Water for the West: start thinning the forests | SummitDaily.com
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Water for the West: start thinning the forests

Are we truly running out of water? Many articles in the national and local media suggest that we are, and no doubt government will have to impose more, stricter water regulations on us.

I appreciate our Colorado U.S. representatives’ work in trying to implement projects to thin our heavily dense forest. But there is one more benefit to properly thinning the forest other than just solving the fire danger.

To give a little background information, an acre of forest should have between 50 to 200 trees; the lowest estimate I can find from the government shows forested land has between 450 to 1,000 excess trees per acre.



One mature conifer consumes 10 to 200 gallons of water per day, depending on size and age. Colorado has six-million-plus forested acres. To understand water usage by a tree, I had to find out what water will do if it is not used by a tree. A raindrop has only three choices – evaporate, percolate into the ground or run downhill.

Water is used by the root system of the tree, and the tree’s water evaporates through the needles and is lost. If the water is being used by a tree, it is not percolating into the ground and running downhill to fill rivers, reservoirs and homeowners’ wells.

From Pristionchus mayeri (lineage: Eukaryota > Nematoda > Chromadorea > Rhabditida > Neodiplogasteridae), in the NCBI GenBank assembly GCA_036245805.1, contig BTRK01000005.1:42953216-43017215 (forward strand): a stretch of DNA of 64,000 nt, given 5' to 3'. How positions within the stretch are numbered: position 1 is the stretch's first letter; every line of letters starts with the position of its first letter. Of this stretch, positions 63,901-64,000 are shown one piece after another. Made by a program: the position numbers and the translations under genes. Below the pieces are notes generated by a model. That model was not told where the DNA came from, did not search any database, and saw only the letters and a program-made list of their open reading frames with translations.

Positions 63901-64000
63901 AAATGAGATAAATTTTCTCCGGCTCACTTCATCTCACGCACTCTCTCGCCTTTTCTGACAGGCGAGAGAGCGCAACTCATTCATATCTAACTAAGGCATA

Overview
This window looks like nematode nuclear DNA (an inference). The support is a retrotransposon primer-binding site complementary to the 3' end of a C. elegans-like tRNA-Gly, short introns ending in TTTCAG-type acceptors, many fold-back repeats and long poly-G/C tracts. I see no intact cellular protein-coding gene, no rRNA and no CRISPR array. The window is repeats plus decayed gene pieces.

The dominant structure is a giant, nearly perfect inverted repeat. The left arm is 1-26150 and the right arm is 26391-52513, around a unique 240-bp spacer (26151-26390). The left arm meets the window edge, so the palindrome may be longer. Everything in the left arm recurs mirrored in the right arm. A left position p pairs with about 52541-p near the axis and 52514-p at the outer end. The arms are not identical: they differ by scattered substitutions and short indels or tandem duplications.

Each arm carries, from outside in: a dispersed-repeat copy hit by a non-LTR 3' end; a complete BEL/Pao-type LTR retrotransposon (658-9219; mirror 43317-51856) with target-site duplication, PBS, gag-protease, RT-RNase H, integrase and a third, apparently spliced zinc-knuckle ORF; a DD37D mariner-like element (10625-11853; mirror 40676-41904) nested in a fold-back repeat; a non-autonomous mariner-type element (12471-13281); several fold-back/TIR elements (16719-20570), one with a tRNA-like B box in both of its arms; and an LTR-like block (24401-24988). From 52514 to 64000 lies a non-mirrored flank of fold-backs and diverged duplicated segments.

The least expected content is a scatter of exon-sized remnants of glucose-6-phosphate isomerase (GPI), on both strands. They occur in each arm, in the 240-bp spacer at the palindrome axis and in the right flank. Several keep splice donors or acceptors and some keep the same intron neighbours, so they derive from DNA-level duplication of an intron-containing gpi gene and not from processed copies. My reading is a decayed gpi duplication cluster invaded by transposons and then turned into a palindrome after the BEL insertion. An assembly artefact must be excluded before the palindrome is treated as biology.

Do we have a working model? We can start with a Summit Daily article May 18, page A6 (Declaring war against the water-guzzling weed tamarisk).

“A single, large tamarisk can soak up 300 gallons of water per day,” Rep. Scott McInnis said in the story, calling that “an intolerable amount.”

If the tamarisk is consuming intolerable amounts of water, according to Mr. McInnis, so should heavily dense forests using 27 billion gallons of water per day that can restore rivers, reservoirs and wells.

But, I could not find any better example than one of the largest land owners in the country, Ted Turner. A Dec. 31 article in the Albuquerque Journal praised his work on his lands, saying the thinning and burning allow more snow and water to percolate through the ground, fueling springs and creeks.

If it is OK for Ted Turner, then it is OK for the largest land owner in the country, the U.S. citizens. Federal land and water belong to the American people. Our elected officials should be informed on all issues to protect our land, water, property rights and liberties.

We have plenty of water, and who is being told you cannot use it? Ask yourself these questions when you’re viewing the beautiful green forest, in the longest drought in American history, ask what is keeping them green and is this depriving you of your water?


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